The first allusive source for this mitzvah is in the Torah, Deuteronomy 6, 7: “And you shall teach it to your sons.” This verse speaks of the obligation of a father to have his son study the Torah.

Then, a known verse says, “and you will meditate there day and night,” (Joshua 1, 8). From this we see clearly the permanent obligation of every Jew to study.

After that, of course, the Talmudic and Midrashic sources are full of information about this mitzvah, and it is they who have made it a fundamental pillar of Jewish life. Indeed, the Mishna will go so far as to say “ותלמוד תורה כנגד כולן”; the weight of this mitzvah is equal to that of all others united.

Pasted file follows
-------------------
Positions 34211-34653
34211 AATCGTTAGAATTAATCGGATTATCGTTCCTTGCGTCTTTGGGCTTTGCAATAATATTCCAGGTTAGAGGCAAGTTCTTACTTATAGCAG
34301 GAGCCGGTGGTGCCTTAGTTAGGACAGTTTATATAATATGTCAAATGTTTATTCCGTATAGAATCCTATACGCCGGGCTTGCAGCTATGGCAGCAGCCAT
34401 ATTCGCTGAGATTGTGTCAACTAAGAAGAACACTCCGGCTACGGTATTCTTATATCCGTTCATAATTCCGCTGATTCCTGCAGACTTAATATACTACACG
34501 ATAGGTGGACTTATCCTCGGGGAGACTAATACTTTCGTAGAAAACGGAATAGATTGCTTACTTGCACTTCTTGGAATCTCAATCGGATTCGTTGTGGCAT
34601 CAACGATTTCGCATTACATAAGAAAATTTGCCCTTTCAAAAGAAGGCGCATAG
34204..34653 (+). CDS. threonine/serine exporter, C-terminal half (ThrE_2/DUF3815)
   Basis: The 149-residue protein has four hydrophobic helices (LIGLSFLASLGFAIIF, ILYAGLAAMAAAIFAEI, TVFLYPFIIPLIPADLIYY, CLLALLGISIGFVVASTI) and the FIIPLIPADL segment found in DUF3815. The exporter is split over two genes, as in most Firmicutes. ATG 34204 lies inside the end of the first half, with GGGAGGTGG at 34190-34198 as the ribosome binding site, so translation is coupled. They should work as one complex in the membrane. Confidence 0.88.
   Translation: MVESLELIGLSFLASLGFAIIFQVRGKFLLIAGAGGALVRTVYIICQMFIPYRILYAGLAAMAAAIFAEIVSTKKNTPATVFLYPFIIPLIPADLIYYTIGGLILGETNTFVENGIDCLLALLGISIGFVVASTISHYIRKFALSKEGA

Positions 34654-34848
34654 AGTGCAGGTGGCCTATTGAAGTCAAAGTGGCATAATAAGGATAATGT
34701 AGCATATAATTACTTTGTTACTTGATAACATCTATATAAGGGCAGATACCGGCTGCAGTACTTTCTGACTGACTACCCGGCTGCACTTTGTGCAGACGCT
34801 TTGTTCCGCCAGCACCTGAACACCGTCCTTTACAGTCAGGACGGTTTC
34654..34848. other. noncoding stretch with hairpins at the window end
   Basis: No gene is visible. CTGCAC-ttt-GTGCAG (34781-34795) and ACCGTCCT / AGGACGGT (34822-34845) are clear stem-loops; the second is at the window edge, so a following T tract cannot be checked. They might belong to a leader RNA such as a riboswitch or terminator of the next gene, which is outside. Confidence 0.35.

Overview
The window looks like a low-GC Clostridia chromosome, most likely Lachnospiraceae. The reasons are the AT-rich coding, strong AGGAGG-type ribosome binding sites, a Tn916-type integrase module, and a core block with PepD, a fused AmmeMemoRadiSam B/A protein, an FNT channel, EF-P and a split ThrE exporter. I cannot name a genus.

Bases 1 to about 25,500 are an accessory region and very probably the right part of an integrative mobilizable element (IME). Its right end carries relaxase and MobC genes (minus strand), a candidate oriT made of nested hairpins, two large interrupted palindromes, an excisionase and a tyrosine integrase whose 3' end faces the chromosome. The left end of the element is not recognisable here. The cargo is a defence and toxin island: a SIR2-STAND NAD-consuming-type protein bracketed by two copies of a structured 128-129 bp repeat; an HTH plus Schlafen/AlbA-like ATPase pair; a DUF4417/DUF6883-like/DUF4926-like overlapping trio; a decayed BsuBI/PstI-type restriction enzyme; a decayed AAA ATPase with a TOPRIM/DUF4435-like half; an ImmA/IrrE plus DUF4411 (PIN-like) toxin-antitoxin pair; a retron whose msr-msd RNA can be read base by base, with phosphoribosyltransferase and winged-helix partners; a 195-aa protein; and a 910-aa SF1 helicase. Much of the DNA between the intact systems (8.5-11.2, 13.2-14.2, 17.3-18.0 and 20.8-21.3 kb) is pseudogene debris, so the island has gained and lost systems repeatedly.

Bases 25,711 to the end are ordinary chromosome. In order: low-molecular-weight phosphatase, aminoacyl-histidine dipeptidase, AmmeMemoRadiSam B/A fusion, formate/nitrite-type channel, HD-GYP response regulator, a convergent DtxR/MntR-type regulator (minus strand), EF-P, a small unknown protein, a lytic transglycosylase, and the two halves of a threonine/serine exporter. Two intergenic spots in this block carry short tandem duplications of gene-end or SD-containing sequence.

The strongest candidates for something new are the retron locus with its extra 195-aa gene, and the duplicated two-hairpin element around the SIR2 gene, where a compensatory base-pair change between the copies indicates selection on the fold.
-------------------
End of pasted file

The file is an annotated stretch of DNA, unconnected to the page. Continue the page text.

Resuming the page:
The study of the Torah is a source of daily lessons. Studying the Torah is the most important mitzvah of the Torah: it leads to intellectual enrichment (knowledge of the Torah and its precepts) as well as personal and spiritual enrichment: it transforms our vision of the world, refines our character traits and allows us to simply give meaning to our lives.


People interested in taking Torah lessons without being official students can get closer to the Rabbanim so that they organize courses at their home, drachot or even conferences for all occasions (holidays, hasguir …). The team offers classes of varied and enriching themes. Everyone can deepen their knowledge or even acquire new ones.

Parachat Emor

Parachat Devarim

Parachat Emor

Yom Kippour

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